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Monday, 15 September 2003
Page: 20013


Mrs DRAPER (2:50 PM) —My question is addressed to the Minister for Small Business and Tourism. Would the minister update the House on the government's ongoing commitment to improve the environment in which small business can grow and create jobs? What is the progress of government legislation aimed at assisting small business to do this?


Mr HOCKEY (Minister for Small Business and Tourism) —I thank the member for Makin for her important question. She is a great advocate for small business in the Adelaide region. It is not often that I give a wrap to a member of the opposition. It is not a habit that we want to create. We recognise that Barney Cooney was a one-off. But I think I might have found another one and I want to give the member for Hunter a bit of a wrap. Not only is he a pretty handy half-back for the parliamentary rugby team; importantly, he occasionally calls it as he sees it. We on this side of the House will be forever grateful for this observation by the member for Hunter on The Small Business Show when he recounted a conversation he had with a small business woman.


Mr Latham —Mr Speaker, I rise on a point of order. The question very clearly was about the progress of government legislation relating to small business and not a very dated conversation that the minister is repeating to the House. This answer is clearly not relevant. In the couple of minutes that the minister has been speaking, he has not mentioned legislation once and has not mentioned provisions for small business once.


The SPEAKER —Let me reassure the House that I was much more concerned about the relevance of the member for Hunter's capacity as a football player than I was about anything that has been said so far. The minister has the call.


Mr HOCKEY —The member for Hunter recounted a conversation he had with a small business woman. He said:

... she could afford to put on one person or would like to put on one more person, but is fearful of unfair dismissals, she is fearful of going through the barrier to another level of red tape and regulation.

We recognise that the member for Hunter was telling the truth. He was being honest. He was saying that he had met a small business woman who said that, if not for the unfair dismissal provisions that exist at the moment, she would employ another person. In part in response to that, the coalition said, `We want to introduce an exemption from unfair dismissal legislation for small business.' We have put that legislation to the parliament on 18 occasions, and on a total of 36 occasions—in both the House of Representatives and the Senate—the Labor Party have voted against it.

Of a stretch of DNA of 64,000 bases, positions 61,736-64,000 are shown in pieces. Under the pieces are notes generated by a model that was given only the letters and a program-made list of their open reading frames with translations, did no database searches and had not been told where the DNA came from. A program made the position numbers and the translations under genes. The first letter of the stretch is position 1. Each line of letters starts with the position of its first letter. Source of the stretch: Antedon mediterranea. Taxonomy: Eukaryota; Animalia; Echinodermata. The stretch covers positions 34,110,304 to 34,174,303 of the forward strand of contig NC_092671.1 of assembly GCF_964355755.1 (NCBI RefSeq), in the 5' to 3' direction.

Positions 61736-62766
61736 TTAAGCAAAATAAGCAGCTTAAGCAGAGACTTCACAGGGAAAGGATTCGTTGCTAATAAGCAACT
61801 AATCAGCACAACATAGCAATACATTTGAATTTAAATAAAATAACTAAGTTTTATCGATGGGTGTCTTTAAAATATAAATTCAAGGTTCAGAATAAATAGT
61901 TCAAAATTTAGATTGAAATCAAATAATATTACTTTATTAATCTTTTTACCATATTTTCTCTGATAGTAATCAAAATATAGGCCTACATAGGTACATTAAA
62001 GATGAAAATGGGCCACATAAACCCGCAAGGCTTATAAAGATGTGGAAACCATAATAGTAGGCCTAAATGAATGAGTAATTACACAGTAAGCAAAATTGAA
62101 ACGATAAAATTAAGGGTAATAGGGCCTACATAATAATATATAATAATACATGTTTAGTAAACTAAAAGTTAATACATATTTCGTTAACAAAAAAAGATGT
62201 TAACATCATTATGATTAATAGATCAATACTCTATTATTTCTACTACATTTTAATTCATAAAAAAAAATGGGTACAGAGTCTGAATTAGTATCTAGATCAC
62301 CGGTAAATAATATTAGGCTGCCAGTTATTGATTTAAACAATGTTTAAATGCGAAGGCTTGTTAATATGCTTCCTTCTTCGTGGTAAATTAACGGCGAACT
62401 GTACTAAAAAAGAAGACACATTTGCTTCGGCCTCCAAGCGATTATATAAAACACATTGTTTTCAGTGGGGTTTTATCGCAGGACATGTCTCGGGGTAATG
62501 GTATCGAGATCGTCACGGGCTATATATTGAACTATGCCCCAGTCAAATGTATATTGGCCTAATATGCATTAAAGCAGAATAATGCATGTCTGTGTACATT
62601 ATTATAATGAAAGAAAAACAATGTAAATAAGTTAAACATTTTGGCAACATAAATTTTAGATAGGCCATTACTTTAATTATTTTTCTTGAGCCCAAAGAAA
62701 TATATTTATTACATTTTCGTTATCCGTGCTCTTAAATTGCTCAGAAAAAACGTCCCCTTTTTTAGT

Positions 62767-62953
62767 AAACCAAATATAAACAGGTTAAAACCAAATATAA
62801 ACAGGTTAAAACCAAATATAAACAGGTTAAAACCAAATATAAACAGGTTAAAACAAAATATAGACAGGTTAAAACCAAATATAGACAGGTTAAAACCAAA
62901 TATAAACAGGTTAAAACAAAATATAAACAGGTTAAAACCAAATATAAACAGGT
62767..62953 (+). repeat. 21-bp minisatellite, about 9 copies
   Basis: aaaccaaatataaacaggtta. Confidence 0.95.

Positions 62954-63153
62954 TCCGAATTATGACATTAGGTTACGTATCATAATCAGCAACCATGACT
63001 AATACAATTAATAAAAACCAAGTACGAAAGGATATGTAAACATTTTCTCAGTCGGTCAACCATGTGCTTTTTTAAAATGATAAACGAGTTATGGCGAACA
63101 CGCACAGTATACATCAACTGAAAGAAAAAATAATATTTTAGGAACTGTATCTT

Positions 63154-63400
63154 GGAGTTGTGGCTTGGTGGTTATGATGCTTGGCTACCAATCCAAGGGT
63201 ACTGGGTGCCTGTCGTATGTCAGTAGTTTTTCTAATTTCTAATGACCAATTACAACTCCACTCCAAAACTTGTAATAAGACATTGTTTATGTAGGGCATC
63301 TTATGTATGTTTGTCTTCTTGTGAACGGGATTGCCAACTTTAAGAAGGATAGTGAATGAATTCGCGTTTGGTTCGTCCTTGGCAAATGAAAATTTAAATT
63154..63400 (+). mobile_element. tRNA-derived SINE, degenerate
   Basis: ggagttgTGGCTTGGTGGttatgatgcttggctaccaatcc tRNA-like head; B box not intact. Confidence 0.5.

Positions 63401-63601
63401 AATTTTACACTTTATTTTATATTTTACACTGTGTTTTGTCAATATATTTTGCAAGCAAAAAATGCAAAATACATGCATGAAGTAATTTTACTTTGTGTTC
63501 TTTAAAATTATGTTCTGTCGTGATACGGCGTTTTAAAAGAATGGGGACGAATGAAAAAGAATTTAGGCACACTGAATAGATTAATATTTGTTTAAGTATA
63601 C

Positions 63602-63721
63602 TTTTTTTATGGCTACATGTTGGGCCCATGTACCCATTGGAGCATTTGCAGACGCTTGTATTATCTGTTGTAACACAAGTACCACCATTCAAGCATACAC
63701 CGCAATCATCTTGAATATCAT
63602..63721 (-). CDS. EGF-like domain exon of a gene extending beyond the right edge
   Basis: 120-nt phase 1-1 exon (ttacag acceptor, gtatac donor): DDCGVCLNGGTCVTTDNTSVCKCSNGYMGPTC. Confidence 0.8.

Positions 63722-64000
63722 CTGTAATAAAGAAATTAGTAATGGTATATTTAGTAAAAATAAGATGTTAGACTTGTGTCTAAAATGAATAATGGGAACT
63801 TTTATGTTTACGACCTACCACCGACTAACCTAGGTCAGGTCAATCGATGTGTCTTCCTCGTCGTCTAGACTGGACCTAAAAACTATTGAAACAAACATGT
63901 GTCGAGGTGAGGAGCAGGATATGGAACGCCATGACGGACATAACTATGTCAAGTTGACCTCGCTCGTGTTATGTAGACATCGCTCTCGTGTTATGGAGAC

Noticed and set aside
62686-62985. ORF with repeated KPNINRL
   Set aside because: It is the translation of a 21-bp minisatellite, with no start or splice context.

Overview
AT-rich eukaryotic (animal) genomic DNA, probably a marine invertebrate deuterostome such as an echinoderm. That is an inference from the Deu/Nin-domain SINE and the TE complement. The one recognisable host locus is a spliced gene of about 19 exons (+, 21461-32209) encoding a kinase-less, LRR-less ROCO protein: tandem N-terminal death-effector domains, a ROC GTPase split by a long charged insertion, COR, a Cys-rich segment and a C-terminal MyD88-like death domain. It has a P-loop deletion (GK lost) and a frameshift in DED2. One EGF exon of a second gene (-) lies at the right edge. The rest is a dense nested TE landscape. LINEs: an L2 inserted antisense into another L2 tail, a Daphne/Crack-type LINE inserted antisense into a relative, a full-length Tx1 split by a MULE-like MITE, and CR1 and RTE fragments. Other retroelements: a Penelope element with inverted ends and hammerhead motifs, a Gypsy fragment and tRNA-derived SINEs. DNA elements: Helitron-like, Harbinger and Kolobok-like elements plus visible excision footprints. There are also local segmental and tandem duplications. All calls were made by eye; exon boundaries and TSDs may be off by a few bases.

If we can exempt Australia's 1.1. million small businesses from the unfair dismissal legislation, it will, on some of the most conservative estimates, create an additional 50,000 jobs. And we believe in job creation on this side of the House. We want lower unemployment rates, we want more people in jobs and we want small business to thrive. Just as that small business woman said to the member for Hunter, it is important that we give small business the opportunity to grow. So we do not understand why the Labor Party continue to pretend to be the friend of small business. They have had the opportunity to vote in favour of small business in the Senate. When it comes to unfair dismissal legislation, on 18 separate occasions they have rejected the initiative. Labor can have all the inquiries they want in the Senate into a range of different matters, from the Trade Practices Act to late payments for small business, but when push comes to shove the only parties prepared to put the interests of small business ahead of the interests of the unions are the Liberal and National parties.